It’s impossible to write about the balance of finding joy in the hard times and letting the feelings wash over you because they are there and there is nothing you can do about it. There is no map that I can draw that will tell you to turn here and then here, oh and then jog to the right and then there will be the treasure you seek: relief. However, I can promise that relief comes—perhaps not on your exact timeline but eventually.
I wish I had a map. What I do have is an approach to loss, one that is deeper than you might find in the familiar faces you wish would just say the right thing. “Why can’t I be understood?”. Because you can’t. Because your loss is uniquely yours and those that try to understand are too afraid of the depth of what you feel. They do their best, but they can’t possibly begin to understand your heart the way you do. That relationship is so sacred. I hope that you have that one special friend that can come sit on your couch and not attempt to fix your heart but simply love you where you are—we all need one of those.
If you’ve lost something, yourself, someone you love, a job you coveted or perhaps you’ve lost your way..I want to offer you this ritual that I wish I had that first Christmas. It’s not going to fix anything, but it will provide you comfort when you feel misunderstood, it will allow you to take the time you deserve to reflect and honor yourself. I hope it brings you both joy and peace this Holiday Season, both are things you profoundly deserve.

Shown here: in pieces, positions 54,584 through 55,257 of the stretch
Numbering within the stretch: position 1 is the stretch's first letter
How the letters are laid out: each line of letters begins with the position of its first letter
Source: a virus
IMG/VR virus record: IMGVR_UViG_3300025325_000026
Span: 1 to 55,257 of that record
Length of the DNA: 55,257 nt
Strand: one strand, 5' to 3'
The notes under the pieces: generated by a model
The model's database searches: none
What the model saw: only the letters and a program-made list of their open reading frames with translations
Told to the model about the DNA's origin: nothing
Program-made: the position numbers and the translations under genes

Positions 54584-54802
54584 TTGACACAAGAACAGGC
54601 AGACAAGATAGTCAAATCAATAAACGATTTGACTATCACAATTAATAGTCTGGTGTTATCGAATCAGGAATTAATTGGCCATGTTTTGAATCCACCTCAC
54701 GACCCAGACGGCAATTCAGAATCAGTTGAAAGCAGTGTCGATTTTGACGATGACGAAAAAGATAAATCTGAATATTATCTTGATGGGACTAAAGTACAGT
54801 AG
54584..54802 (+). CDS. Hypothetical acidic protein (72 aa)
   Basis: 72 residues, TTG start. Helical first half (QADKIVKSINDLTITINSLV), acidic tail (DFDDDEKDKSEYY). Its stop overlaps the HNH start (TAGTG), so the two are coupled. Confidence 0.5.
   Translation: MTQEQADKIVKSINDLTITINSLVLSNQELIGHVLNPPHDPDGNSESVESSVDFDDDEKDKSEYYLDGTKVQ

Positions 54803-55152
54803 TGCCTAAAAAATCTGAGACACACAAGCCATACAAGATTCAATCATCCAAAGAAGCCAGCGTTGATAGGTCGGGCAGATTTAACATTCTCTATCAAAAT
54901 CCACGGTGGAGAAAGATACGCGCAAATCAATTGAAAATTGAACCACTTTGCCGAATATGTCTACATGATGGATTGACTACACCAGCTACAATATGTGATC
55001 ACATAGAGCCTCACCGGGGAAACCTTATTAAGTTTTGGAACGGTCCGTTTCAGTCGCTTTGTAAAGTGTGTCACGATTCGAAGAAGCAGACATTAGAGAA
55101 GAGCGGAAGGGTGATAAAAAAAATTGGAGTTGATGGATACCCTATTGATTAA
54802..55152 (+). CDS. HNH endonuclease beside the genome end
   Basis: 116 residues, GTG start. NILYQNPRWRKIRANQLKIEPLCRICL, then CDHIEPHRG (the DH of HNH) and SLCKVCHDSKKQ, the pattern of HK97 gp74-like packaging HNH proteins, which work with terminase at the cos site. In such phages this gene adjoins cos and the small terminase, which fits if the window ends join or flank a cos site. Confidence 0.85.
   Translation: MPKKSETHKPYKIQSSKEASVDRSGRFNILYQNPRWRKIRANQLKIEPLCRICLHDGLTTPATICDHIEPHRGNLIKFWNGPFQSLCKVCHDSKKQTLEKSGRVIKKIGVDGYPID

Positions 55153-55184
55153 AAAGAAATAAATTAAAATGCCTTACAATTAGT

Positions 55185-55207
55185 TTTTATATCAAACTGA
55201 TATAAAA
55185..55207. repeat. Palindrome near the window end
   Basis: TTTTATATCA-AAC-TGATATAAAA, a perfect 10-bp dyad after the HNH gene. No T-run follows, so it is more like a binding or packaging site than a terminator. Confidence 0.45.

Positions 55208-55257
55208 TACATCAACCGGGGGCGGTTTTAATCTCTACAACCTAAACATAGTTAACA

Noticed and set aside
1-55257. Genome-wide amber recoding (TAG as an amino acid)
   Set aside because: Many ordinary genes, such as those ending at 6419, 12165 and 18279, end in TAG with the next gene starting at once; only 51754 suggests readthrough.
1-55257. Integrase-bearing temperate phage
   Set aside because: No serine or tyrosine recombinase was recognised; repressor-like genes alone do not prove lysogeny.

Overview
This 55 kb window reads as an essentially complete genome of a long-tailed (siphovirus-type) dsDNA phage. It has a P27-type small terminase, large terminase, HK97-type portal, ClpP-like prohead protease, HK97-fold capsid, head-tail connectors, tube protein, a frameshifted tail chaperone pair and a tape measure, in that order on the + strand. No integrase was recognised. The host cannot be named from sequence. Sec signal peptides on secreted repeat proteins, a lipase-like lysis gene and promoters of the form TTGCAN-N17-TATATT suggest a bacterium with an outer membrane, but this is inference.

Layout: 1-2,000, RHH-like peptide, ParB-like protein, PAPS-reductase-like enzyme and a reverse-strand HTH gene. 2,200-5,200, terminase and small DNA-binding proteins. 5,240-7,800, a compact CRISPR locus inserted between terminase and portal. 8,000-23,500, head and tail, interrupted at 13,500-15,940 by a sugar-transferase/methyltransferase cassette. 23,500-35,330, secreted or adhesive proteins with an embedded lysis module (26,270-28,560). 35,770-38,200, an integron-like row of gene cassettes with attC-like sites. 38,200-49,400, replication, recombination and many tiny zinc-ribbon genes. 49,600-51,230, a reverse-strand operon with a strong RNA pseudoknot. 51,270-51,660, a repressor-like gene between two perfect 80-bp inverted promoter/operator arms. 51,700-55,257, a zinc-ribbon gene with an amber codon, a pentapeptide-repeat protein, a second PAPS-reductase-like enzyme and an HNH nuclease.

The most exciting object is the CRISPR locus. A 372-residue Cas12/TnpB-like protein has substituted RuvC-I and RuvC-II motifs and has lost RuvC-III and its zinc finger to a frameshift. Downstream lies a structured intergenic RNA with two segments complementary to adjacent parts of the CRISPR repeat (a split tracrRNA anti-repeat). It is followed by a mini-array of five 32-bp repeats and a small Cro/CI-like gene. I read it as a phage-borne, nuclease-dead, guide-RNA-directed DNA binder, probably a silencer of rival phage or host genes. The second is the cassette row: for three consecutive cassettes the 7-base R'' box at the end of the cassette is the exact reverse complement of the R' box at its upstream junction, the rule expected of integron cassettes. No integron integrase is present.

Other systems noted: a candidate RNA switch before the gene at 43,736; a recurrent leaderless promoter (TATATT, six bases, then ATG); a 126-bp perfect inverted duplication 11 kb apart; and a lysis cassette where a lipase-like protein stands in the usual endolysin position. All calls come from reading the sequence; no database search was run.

Environment: You can do this ritual anywhere but for heightened emotional support I recommend you light one of your favorite candles, turn down the lights, and pop on a low key playlist. You can try this one from Spotify: Totally Stress Free . Make sure you are cozy, bring your favorite blanket or your yoga mat to support you on the floor.
Tools: You can do this verbally or choose to grab a piece of paper or a journal and write down your answers to these prompts, both are equally powerful.
Take three deep breaths and as you breathe out each time I want you to say out loud, “I accept the feelings that I am feeling and I release all judgement and fear”.
Close your eyes and bring to your mind your favorite memory of the thing that you lost—if you are feeling like you have lost your own way I want you to recall a memory of when you felt completely free and like yourself. (This memory may be from childhood, or teenage years or maybe it’s a memory from 6 months ago, doesn’t matter). Sit with this memory for awhile and let the goodness of this memory take you over.